May 24, 2017

Some Cuts Never Heal : The President’s Budget Proposals Threaten the Well-Being of Connecticut’s Children

Sharon Langer, MEd, J.D.

 

President Trump’s budget proposal represents a major threat to Connecticut’s economic prosperity, inflicts severe cuts to the programs that serve the most vulnerable children and families in our state, and could dramatically worsen the state’s current fiscal crisis.

The proposal slashes nutrition, health care, and other important assistance that helps hundreds of thousands of Connecticut residents meet basic living standards – food on the table, a roof over their heads, and access to health care – while giving new tax breaks to the wealthy and powerful and undermining the long term economic growth and prosperity of the state. The proposal would shift massive costs to Connecticut at a time when our state is already struggling to meet needs for education, transportation and other services. Currently, the state relies of federal funding for one-fifth of its budget.

“Slashing these programs would be both unwise and unfair,” said Ellen Shemitz, Executive Director of Connecticut Voices for Children. “Connecticut cannot afford to undermine its long-term wellbeing with program cuts that threaten the very foundations of healthy child development. We need to understand that some cuts never heal.”   

The President’s proposal includes the following cuts to key programs.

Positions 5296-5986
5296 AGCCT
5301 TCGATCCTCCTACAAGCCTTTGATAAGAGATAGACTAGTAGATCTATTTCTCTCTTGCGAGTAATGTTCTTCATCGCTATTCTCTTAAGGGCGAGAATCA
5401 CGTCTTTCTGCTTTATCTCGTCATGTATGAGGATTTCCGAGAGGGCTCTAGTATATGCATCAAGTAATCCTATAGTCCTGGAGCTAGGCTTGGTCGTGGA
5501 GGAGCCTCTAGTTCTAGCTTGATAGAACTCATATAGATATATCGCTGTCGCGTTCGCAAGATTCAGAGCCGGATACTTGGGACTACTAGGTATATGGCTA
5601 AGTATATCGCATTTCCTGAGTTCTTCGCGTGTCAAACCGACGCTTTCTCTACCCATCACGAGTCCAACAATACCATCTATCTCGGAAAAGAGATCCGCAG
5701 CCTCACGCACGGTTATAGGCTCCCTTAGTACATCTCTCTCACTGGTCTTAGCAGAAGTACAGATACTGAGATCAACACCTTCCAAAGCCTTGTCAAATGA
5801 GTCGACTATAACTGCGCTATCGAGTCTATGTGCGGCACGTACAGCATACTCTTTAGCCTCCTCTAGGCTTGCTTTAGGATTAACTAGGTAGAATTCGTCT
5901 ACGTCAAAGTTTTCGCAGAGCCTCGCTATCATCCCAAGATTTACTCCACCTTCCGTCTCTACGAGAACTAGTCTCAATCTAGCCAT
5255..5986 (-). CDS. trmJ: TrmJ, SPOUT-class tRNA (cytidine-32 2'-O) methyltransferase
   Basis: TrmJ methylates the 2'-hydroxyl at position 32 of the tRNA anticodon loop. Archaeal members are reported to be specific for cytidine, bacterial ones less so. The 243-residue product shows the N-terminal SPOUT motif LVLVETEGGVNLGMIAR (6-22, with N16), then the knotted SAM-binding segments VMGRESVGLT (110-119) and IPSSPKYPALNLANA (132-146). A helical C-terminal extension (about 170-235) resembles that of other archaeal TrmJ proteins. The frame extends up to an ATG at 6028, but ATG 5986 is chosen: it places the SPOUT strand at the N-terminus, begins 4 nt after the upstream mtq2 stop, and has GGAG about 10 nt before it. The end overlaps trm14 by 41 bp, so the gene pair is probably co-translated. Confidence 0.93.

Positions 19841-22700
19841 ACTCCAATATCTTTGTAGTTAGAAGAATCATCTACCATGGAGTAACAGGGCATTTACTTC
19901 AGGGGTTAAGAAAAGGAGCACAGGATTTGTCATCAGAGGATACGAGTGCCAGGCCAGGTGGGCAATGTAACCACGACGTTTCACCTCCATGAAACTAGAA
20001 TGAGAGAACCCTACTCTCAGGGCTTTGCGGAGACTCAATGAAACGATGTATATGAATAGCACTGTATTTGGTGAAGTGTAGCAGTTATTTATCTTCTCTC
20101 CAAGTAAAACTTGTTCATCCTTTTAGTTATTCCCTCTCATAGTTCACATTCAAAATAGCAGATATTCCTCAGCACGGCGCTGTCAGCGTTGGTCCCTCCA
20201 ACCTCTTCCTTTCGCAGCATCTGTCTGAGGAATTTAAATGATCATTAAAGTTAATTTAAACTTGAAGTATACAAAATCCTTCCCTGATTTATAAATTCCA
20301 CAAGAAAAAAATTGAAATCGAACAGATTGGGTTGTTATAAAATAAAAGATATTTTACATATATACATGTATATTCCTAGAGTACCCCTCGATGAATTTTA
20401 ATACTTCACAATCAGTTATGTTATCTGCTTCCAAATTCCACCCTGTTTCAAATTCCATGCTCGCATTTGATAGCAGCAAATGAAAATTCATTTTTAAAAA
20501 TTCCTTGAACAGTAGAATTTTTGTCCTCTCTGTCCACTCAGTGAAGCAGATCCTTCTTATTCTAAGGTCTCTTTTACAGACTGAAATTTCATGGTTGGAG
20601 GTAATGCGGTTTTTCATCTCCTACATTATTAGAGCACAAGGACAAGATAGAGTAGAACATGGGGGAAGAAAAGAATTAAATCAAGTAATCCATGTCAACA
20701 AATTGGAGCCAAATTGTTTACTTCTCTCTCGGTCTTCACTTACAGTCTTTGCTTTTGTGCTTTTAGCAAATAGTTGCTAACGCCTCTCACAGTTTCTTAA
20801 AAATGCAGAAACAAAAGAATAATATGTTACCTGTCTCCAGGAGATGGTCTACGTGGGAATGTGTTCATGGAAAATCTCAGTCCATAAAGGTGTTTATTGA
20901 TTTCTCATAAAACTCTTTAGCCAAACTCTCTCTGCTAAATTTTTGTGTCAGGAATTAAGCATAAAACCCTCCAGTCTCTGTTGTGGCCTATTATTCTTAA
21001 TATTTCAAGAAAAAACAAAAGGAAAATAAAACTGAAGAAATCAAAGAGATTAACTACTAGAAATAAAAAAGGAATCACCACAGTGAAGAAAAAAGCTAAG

• The budget would make deep cuts in Medicaid funding, jeopardizing health insurance and access to regular medical care for the more than 318,000 children insured through Medicaid in Connecticut—almost three out of eight children. Medicaid cuts would also endanger health coverage for the 121,000 elderly individuals in the state that rely on the program. The budget assumes these cuts would be in addition to the $880 billion in cuts from Medicaid in the bill the House recently passed to repeal the Affordable Care Act.
  • The President’s proposal would cut funding for the SNAP program (formerly food stamps) by a quarter, putting children at risk of going hungry and becoming sick. In February 2016, more than 233,000 households in Connecticut received SNAP; 35 percent had children.
  • The President’s budget proposal includes cuts to Social Security Disability, affecting 81,000 individuals in Connecticut, and Supplemental Security Income, with more than 64,000 recipients in the state.
  • The President’s budget provides only level funding for the Child Care and Development Block Grant. In Connecticut, unless funding for child care is increased, 1,600 children would lose their child care. 
Issue Area:
Budget and Tax
Tags:
budget, Federal, Trump